Wealth Inequality in Wealthy Democracies

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Present-day democracies have been receding steadily, during the last century, from the ideal that every citizen has equal opportunities. Fundamental ingredients of equal opportunities are not only the formal availability of educational resources to all citizens, irrespective of their skin color and sex, but also the real availability of financial resources. Not for nothing, such an ideal is not realizable on this planet. However, the difference between trying to achieve such an ideal and trying to achieve the opposite, remains. As a case study I would like to present the situation in my own country: The Netherlands.

Many Dutch people believe that their own country distributes wealth quite fairly among its citizens, but the opposite is true: The Netherlands is one of the worst-performing pupils in the class of democratic countries.

Redistribution (y-axis) versus Wealth Ratio (abscissa)
The color code represents the nominal GDP per capita

The wealth Ratio is defined as the natural logarithm of the ratio of the average and median wealth per adult. In this respect, the Netherlands performs worst of all countries shown in the graph, closely followed by Russia and the US. The two “Ind” labels refer to India and Indonesia, the latter scoring the lowest degree of redistribution, preceded by Russia and the US (again). The redistribution parameter was calculated from

Redistribution = Tax Rates * Government Expenses / GDP / Wealth Ratio

Tax Rates = Corporate TR + Income TR + Sales TR + 20 * Wealth TR

The quantities in these equations can be weighted according to everyone’s taste, but as long as the sign of the weights is correct, the final result will not be very different from the one shown above.

In the Netherlands, 10% of the adult population holds 64% of all wealth, according to the pertinent Governmental Institute (Central Bureau of Statistics). However, this figure is calculated incorrectly, for it does not take into account the Public Debt. And Who pays for that debt? Every citizen pays its equal part. Well well, what do we see here? That our democracies, so impotent as they are in redistributing wealth equally among its citizens, apparently have no troubles at all when it comes to distributing taxation equally. Given the huge political problems implied in the former endeavor, the near perfect realization of the latter seems almost a miracle. That even taxation is not perfect, stems from the increasing possibilities for tax evasion (the favorite topic on golf courts and in high society parties) with increasing wealth.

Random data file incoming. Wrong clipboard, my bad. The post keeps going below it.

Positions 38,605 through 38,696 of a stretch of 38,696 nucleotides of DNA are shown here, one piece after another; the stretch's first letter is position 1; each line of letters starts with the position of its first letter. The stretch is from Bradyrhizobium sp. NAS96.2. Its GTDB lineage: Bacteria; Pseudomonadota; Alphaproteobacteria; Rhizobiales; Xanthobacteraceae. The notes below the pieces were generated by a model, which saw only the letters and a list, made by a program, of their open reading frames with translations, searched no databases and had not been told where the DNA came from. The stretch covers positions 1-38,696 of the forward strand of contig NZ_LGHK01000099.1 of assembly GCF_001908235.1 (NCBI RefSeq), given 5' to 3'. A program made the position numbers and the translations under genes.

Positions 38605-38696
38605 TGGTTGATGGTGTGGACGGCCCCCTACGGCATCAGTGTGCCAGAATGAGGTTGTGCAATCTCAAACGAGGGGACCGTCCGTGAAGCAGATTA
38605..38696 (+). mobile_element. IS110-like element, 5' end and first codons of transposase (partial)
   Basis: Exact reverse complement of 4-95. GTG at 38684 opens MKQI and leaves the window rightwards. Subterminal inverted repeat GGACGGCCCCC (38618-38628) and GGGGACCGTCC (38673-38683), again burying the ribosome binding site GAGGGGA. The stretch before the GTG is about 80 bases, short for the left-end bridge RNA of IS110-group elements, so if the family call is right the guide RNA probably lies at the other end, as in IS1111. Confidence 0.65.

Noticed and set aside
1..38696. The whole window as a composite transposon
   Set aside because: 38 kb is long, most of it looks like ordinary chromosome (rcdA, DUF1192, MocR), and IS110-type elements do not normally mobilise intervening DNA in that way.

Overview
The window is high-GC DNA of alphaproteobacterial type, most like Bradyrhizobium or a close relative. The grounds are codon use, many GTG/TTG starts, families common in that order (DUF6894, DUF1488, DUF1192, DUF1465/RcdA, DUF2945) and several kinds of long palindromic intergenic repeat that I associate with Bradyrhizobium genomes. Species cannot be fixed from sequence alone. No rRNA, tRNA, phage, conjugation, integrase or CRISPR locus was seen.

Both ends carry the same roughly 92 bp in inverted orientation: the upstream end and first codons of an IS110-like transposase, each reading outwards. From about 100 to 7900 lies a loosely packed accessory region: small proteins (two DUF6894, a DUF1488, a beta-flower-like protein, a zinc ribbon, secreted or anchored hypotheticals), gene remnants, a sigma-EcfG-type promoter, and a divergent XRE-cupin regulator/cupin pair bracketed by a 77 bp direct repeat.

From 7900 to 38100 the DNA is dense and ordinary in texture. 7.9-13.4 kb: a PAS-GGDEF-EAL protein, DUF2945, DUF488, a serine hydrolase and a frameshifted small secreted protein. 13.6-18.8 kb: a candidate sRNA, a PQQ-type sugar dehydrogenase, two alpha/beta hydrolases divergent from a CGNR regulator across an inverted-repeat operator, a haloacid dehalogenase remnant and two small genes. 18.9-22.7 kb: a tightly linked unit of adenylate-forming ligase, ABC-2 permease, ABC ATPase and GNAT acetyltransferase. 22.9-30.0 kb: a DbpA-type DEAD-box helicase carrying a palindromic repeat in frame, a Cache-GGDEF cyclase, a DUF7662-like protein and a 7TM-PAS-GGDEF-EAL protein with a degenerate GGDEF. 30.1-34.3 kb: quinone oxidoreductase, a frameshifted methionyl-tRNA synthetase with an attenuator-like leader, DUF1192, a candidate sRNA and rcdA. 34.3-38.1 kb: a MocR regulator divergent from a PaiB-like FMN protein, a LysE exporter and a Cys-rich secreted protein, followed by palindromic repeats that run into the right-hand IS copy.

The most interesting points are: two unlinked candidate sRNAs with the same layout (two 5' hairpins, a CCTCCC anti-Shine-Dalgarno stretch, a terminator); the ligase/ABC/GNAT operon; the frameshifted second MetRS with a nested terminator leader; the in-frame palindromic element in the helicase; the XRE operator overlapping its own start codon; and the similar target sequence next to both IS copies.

Now what happens, in the Netherlands, when one takes into account Public Debt? In 2017 the Dutch Public Debt amounted to $ 518.5 billion, corresponding to k$ 30.5 per capita. With an adult population (under 20) of 88%, this implies a Dutch Public Debt of k$ 34.6 per adult. In that case, the same 10% richest people do not hold 64% of all wealth, but 100%. Yes: all of it. The rest of us combined (90% of the Dutch citizens) owns nothing: The richer citizens in that 90% category owns just enough to compensate for the debts of the poorer ones. This can be readily estimated from the Dutch governmental data, as shown in the graph below, which refers to the wealth distribution in the Netherlands in 2017.

Property (blue) and Debt (green) for Ten Wealth Quantiles in the Netherlands (2017)
Correction for Public Debt implies raising the abscissa to the red level
(5% of the total Public Debt, about € 20 billion)
The unit on the y-axis is € 1 billion (~ US$ 1.2 billion)
Color Legends: Own House and Other Property (blue), Mortgage and Other Debt (green)

The graph shows that the first quantile has a net debt, the second and third show a net cancellation of property and debt, and the six highest quantiles have net property. Correcting for the Public Debt is achieved by lifting the abscissa by about € 20 billion, which is half the public debt for every quantile. Consequently, in reality the six first quantiles have net debt, and the last four net property; likewise, the property of the 7th through 9th quantiles approximately cancel the debts of the first six percentiles.

The same information can be expressed in terms of mean and median values for wealth. In the Netherlands, they amount to k$ 279.1 and k$ 31.1 per adult, respectively. When adjusted for the public debt, these two already quite unbalanced numbers become k$ 244.5 and k$ -3.5 per adult, respectively. The PublicDebt-corrected median wealth takes a dive into the red, while the tenth quantile shrinks by only 12%!

Equal opportunities in the Netherlands? Not in my dictionary…

And yet, my enlightened Dutch liberal friends cannot believe that all the Main Stream Media are in the hands of a few tyrants, who censor everything which jeopardizes their poverty-plucking parasite position.

Appendix: Mean and Median

Mean and Median both come in two species: as coordinate (y) and as ordinate (x) values.

mean                                       median

The mean coordinate of a distribution is the height of the red-filled rectangle, such that it encloses the same surface as the blue-filled distribution (in the above plot 17.3). The mean ordinate is the associated ordinate of the distribution (in the above plot 618).
The median ordinate is that ordinate which divides the two surfaces at either side (red and blue) into equal parts (in the above plot 785). The median coordinate is the associated ordinate of the distribution (in the above plot 28.6).